If you’ve already braved the horrors of Lucifer’s Mansion, the earlier prequel to Hellsworld Hotel, you might just have an idea of what awaits you in Mephistopheles Den. That doesn’t stop Matthew Vaughn from crafting a whole new and exciting house of horrors for us to explore. We follow two groups into an abandoned factory that’s been converted, for one night only, into a most graphic and distasteful series of rooms. Meant to elicit terror and disgust from those unfortunate enough to purchase tickets, each new display is more unsettling than the next. We follow along as helpless witnesses, slipping through black curtains into a nightmare from which there is no escape. Or is there? Vaughn brings to life two vastly different groups of people, for the sole purpose of stealing that life away in callously violent fashion. Of course, one of those groups includes Donald and Tony, and any reader is likely to want those two dead before we really get started with the story. This one takes a slightly different direction as we reach the end, presumably leading us into the much larger work that is Hellsworld Hotel. I suspect you, like me, will be eager to dive into that title after reaching the conclusion of this prequel.
This title was released as part of the 31 Days of Godless event at http://www.godless.com and you can pick it up for yourself by going to the website or by downloading the app to your mobile device of choice. The link is below:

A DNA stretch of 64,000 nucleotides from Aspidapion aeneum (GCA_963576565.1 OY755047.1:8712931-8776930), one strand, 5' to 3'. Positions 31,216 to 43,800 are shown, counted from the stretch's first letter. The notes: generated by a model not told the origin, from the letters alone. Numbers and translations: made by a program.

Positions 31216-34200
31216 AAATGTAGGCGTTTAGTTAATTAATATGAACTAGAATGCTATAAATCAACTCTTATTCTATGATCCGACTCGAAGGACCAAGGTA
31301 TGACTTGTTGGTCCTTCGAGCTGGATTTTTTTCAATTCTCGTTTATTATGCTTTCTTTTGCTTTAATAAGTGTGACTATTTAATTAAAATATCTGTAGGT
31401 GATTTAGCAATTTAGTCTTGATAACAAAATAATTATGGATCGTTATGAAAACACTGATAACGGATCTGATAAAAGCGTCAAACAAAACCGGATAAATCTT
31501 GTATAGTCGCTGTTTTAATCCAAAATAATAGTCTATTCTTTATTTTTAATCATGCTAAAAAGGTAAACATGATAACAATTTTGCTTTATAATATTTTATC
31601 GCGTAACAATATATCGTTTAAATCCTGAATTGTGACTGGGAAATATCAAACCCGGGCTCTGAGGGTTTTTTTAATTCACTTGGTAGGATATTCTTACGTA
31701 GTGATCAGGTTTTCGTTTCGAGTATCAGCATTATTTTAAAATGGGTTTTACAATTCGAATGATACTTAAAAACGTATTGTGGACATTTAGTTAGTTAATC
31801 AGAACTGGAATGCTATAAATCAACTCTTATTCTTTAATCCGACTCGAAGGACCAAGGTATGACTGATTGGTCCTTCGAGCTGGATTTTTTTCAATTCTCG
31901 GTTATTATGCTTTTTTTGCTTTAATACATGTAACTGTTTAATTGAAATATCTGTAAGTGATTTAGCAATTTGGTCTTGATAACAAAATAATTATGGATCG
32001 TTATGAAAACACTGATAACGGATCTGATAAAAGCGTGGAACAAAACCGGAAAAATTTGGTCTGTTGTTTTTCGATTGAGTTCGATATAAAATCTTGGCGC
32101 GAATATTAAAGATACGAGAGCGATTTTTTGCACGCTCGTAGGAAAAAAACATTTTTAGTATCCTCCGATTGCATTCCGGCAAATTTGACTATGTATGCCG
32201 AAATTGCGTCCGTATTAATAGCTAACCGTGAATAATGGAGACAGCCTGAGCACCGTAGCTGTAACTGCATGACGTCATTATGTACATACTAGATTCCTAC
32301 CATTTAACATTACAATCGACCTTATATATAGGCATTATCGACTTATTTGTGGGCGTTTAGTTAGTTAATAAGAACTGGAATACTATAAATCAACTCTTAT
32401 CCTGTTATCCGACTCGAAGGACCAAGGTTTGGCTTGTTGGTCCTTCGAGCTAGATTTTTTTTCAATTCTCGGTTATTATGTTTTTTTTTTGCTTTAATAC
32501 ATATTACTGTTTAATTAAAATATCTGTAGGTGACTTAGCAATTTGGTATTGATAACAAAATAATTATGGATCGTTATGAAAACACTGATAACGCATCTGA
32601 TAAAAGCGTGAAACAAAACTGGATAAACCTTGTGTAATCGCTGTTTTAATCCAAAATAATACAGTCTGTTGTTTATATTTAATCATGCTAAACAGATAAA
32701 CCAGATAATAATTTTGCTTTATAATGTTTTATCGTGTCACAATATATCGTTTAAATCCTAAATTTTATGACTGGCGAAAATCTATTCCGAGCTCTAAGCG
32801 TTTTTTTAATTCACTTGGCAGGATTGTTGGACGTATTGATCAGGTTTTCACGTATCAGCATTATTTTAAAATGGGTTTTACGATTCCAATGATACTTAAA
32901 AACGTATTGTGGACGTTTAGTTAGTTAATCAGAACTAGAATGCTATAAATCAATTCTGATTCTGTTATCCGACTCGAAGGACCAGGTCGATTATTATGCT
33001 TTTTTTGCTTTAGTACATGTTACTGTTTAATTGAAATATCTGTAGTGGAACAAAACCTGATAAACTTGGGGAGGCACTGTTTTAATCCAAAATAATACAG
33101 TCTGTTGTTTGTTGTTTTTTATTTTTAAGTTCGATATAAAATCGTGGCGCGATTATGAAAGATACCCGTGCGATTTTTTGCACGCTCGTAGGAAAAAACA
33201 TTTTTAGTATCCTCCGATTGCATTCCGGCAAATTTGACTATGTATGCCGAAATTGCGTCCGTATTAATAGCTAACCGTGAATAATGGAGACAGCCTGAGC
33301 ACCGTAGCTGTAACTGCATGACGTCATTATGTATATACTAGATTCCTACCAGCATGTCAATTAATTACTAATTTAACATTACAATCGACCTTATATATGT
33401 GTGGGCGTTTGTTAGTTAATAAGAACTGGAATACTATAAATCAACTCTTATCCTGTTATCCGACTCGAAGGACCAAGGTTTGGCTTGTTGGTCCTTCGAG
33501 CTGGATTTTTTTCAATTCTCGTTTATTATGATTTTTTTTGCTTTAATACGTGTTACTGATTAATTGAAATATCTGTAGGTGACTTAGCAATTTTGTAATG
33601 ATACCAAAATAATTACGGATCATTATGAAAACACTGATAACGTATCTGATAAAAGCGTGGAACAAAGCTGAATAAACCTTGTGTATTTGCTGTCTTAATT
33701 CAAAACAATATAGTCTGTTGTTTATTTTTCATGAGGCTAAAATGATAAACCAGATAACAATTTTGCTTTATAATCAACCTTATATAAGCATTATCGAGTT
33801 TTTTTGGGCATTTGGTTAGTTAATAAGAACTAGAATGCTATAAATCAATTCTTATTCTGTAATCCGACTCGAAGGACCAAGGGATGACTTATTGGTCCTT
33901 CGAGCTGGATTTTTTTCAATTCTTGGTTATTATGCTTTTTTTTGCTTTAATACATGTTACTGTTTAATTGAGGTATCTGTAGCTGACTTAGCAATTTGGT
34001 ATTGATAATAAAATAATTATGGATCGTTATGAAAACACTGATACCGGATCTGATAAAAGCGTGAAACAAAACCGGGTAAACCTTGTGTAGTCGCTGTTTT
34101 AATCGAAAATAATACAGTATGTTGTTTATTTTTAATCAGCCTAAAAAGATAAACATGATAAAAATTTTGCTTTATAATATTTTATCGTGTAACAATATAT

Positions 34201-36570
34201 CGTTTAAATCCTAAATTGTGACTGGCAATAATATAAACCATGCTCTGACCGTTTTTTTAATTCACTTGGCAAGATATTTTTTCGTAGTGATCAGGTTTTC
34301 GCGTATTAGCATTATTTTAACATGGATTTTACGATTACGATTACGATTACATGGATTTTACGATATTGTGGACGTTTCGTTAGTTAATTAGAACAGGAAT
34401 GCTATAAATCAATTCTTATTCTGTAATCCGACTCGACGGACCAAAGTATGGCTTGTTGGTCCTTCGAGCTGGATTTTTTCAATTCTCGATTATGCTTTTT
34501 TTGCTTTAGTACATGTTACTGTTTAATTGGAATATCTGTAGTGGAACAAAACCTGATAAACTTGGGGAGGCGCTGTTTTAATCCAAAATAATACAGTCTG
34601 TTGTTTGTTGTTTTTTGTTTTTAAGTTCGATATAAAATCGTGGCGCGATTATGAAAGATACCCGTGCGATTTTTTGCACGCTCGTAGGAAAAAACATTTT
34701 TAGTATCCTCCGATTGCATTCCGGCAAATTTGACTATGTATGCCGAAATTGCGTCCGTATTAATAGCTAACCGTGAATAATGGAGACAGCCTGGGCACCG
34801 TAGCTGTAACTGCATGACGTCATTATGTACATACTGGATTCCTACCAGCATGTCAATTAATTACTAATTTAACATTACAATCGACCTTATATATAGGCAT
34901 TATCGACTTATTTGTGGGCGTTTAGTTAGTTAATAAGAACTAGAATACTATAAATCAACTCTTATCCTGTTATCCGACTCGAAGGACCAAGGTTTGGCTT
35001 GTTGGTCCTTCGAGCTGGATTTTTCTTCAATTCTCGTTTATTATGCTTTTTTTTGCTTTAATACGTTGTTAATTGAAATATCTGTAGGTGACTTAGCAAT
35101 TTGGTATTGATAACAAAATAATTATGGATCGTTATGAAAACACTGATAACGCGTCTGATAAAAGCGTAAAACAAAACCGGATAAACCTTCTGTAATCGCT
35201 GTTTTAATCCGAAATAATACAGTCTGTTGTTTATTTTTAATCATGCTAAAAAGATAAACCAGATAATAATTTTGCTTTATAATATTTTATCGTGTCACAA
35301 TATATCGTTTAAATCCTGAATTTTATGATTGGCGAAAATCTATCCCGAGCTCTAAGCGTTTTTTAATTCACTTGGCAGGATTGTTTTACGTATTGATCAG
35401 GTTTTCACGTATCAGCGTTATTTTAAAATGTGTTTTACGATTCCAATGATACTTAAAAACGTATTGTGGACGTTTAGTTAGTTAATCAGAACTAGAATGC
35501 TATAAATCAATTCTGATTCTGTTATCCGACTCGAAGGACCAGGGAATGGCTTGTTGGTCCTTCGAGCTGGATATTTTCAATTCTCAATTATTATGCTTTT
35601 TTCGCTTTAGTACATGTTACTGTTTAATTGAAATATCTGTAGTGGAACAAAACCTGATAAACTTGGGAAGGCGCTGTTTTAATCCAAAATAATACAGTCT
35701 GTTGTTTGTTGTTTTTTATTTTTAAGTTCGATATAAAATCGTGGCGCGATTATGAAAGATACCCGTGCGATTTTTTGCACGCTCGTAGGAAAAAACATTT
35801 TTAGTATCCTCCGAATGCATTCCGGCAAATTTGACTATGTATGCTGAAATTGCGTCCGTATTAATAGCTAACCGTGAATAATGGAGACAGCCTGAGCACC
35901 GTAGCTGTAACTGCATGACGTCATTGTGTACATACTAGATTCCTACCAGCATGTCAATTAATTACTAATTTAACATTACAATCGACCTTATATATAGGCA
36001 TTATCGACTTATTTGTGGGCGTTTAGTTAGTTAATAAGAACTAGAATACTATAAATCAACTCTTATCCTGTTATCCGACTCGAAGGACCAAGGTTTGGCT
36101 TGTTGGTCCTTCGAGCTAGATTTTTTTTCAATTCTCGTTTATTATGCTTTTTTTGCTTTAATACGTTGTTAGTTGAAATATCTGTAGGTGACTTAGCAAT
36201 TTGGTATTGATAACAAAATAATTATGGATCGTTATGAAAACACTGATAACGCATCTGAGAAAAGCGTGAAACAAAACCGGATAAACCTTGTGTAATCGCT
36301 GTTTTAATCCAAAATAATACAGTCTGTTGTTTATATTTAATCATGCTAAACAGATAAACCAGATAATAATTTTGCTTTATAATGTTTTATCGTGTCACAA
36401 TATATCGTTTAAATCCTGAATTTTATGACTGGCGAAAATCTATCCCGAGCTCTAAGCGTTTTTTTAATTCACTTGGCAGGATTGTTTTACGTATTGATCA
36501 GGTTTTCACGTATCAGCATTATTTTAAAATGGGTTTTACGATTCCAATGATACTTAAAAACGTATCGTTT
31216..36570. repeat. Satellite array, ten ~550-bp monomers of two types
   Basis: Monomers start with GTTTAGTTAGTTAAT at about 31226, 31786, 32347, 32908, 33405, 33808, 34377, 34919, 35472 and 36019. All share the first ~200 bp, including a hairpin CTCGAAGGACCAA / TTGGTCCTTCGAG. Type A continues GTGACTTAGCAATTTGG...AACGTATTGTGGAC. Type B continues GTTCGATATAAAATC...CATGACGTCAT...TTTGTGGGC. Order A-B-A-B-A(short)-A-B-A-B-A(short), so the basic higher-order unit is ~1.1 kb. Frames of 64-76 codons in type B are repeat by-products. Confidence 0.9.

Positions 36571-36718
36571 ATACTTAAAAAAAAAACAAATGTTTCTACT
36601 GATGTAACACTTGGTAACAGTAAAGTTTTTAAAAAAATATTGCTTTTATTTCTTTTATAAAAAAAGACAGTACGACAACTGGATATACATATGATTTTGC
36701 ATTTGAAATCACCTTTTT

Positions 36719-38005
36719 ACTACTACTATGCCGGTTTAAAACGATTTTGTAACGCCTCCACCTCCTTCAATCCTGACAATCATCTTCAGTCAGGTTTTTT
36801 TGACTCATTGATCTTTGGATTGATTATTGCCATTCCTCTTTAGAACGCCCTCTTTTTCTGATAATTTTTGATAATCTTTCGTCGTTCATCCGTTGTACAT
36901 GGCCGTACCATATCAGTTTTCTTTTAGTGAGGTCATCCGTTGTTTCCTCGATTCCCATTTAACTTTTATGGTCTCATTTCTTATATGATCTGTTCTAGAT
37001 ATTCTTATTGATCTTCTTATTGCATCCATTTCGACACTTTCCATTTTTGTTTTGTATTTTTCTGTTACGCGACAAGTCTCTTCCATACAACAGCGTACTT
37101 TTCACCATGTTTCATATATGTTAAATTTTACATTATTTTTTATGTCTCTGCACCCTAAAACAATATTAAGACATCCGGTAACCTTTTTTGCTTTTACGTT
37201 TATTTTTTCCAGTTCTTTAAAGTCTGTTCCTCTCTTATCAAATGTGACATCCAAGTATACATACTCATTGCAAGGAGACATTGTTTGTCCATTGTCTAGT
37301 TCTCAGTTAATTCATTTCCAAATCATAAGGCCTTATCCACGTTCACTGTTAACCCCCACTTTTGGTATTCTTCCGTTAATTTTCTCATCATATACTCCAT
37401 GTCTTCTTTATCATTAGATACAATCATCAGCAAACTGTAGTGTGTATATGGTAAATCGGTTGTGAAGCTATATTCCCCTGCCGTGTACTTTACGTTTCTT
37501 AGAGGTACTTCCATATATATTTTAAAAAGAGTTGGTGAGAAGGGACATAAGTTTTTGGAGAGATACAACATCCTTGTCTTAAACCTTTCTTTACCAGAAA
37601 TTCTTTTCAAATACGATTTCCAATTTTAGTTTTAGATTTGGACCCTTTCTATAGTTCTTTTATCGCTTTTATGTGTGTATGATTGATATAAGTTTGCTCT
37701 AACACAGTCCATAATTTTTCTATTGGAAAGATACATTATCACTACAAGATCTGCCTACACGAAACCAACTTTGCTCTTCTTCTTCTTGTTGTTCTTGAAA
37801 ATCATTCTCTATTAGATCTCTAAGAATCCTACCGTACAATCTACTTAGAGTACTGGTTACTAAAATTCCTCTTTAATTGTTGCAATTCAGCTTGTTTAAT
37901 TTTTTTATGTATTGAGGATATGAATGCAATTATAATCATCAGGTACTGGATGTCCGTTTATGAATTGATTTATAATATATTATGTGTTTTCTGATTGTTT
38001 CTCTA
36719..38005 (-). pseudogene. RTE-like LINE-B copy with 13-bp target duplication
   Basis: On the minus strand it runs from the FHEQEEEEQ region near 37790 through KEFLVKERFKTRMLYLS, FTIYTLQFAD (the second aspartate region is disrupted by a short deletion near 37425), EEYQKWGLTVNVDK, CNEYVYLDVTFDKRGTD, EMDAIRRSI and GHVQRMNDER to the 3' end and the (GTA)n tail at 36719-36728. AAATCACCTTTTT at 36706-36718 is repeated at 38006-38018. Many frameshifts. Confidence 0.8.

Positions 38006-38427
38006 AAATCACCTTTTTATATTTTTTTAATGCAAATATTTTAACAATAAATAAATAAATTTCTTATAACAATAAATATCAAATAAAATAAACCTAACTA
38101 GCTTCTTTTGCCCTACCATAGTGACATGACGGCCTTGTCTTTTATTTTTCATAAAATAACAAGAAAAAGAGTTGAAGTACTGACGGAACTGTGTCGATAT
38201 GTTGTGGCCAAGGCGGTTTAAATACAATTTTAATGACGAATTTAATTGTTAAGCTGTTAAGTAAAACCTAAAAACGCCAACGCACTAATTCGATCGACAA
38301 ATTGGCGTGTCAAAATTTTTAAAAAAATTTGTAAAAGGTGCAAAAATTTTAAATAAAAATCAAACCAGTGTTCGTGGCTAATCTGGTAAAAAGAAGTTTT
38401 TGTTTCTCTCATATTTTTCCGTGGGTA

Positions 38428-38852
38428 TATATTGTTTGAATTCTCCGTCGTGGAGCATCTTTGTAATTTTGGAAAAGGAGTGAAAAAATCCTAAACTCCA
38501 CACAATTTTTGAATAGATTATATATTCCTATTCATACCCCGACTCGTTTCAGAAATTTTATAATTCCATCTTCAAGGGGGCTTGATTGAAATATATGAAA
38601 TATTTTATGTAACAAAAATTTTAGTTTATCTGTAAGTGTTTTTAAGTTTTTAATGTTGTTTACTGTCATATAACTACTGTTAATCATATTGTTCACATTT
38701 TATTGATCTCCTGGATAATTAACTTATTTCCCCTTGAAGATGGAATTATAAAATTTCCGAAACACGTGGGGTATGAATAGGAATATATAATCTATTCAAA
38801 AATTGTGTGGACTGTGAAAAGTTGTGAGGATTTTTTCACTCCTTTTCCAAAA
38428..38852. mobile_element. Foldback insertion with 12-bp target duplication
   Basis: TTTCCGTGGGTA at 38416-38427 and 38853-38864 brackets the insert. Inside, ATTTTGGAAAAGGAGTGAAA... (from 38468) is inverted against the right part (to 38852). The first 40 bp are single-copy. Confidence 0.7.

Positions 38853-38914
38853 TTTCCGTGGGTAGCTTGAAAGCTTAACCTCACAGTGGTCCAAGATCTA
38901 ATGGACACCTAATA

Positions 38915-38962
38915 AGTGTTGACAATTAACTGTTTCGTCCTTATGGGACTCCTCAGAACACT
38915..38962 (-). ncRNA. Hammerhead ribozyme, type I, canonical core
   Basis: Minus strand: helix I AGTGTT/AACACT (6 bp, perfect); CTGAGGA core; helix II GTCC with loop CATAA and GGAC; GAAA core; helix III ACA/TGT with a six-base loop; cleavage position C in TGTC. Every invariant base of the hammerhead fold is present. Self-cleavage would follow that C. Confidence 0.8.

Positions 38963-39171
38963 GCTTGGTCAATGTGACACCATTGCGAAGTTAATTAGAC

If one were to take the movies Haunt and The Houses October Built, place them into a blender along with some Texas Chainsaw Massacre and a splash of Satanism…well, you’d probably have a totally ruined blender…but you might also have the recipe for Matthew Vaughn’s Lucifer’s Mansion. When the abandoned old school building was purchased and converted into a haunted house by a mysterious family, the teenagers around town thought it would be a blast. In place of rubber masks, painted plywood, and smoke machines, what awaits visitors to Lucifer’s Mansion is an endless barrage of gore and sadism on display wherever one might look. Tasteless and cruel, the effects appear all too real for some of the visitors as they search for an exit, but not everyone who enters Lucifer’s Mansion is allowed to leave. The haunted house described by Vaughn is the sort of place I’d happily venture into, thus validating yet again that I am the first person to die in a horror movie. As a prequel to Hellsworld Hotel, this tantalizing glimpse of the world the author’s creating definitely encourages the reader to dive deeper into the darkness and depravity that surely awaits them.
You can read this for yourself by picking up the title from http://www.godless.com or by downloading the Godless app to your mobile device of choice. The link is below: